Stumbling and Mumbling: The pretence of knowledge

Stumbling and Mumbling: The pretence of knowledge.

Chris Dillow makes a very important set of points regarding scientific research in the post reproduced below. We occasionally hear similar gibberish here, as in the phrase ‘research to retail’, which apart from the shared consonants is devoid of meaning but has the happy property of short-circuiting your synapses, and prevents thinking about the actual progress of research findings to the market. The problem here of course is that of not knowing what you don’t know.

Post reproduced in full:

One of the more unpleasant aspects of the New Labour government was its anti-Hayekian pretence that central government could acquire knowledge which, in fact, is unobtainable. The coalition has inherited this boneheaded idea.
Take Vince Cable’s recent speech:

There is no justification for taxpayers money being used to support research which is neither commercially useful nor theoretically outstanding.
The problem here is that it is impossible to predict what research will be commercially useful. History is full of examples of businessmen and scientists – let alone politicians – utterly failing to anticipate commercial uses, for example:

“There is not the slightest indication that nuclear energy will ever be obtainable”
“The wireless music box has no imaginable commercial value.”
“Radio has no future. Heavier-than-air flying machines are impossible. X-rays will prove to be a hoax.”
“While theoretically and technically television may be feasible, commercially and financially it is an impossibility.”
“There is no reason anyone would want a computer in their home.”
“This ‘telephone’ has too many shortcomings to be seriously considered as a means of communication. The device is inherently of no value to us.”
The notion that government can cut only “useless” science funding is an egregious pretence to know things that cannot be known. Instead, such cuts operate much as financial constraints for business operate: they diminish the ecology upon which natural selection operates.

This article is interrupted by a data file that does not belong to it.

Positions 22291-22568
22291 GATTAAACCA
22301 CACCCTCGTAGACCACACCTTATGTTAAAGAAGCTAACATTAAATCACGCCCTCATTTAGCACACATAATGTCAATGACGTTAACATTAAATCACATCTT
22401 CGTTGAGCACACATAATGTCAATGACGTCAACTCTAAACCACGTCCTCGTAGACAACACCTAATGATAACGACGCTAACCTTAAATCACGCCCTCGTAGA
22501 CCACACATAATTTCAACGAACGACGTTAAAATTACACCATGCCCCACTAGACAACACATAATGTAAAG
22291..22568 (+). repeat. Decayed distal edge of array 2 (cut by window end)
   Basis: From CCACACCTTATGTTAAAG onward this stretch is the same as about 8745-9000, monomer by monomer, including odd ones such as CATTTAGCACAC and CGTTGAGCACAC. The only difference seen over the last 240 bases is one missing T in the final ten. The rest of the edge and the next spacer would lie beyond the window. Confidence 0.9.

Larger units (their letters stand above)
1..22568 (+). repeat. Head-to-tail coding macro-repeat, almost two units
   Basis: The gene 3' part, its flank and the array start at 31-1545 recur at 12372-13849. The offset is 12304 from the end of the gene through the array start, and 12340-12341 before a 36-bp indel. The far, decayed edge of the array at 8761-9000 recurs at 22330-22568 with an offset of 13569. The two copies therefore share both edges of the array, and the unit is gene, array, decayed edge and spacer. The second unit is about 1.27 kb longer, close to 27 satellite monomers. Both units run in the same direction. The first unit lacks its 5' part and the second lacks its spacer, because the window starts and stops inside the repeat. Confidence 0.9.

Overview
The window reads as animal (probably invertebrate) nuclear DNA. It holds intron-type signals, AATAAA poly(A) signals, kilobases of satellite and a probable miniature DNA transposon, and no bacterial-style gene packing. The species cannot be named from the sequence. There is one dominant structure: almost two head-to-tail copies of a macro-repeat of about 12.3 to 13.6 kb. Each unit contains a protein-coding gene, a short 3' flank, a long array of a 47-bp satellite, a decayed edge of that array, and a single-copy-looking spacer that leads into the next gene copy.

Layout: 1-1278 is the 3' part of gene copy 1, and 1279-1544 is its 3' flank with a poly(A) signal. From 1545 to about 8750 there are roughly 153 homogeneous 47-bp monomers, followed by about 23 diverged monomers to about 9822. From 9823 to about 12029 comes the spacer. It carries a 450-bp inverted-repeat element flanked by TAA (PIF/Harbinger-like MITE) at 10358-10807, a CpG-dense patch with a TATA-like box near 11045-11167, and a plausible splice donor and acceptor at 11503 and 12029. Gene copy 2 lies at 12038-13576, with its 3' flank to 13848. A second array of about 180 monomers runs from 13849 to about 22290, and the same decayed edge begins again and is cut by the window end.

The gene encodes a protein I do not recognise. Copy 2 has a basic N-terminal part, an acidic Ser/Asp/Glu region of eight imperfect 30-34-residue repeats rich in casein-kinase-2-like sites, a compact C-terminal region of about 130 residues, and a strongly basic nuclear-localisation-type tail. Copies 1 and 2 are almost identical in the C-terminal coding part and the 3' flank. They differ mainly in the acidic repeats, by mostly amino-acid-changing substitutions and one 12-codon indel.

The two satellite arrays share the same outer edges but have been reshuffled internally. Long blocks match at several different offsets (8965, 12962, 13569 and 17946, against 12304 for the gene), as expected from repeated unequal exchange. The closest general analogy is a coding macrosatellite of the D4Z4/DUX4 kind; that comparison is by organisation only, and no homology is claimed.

The only reason I hesitate to call Cable a witless imbecile is that I doubt that he actually believes what he says.
Speaking of witless imbeciles brings me seamlessly to Gideon Osborne. He says:

People who are disabled, people who are vulnerable, people who need protection will get our protection, and more.
“But people who think it’s a lifestyle choice to just sit on out-of-work benefits – that lifestyle choice is going to come to an end.
Now, leave aside the hypocrisy of the heir to a multi-million fortune whining about folk getting something for nothing. Leave aside the fact that there’s little point encouraging people to find work if there’s none to be had. And leave aside the fact that the unemployed are, on average, significantly unhappier than those in work.
Even if we ignore all this, there’s still a problem here. It is, practically speaking, almost impossible for the state to distinguish between the “vulnerable” and the “workshy”. A more intrusive benefits system will bear heavily upon those with poor mental health, low IQ and poor social skills, whilst “scroungers” will continue to game the system.  The distinction between deserving and undeserving poor might seem clear to bar-room bigots. But it is almost impossible to apply it to millions of individual people, except by creating a bureaucracy so large as to offset any savings on benefits.
Osborne is doing just what Cable and New Labour did. He’s assuming the state can know things which in fact it cannot.
Good Hayekians should be sceptical of what Osborne and Cable are claiming. Sadly, though, I suspect that  the majority of people who claim to admire Hayek are wedded more to class war than to Hayek’s actual ideas.

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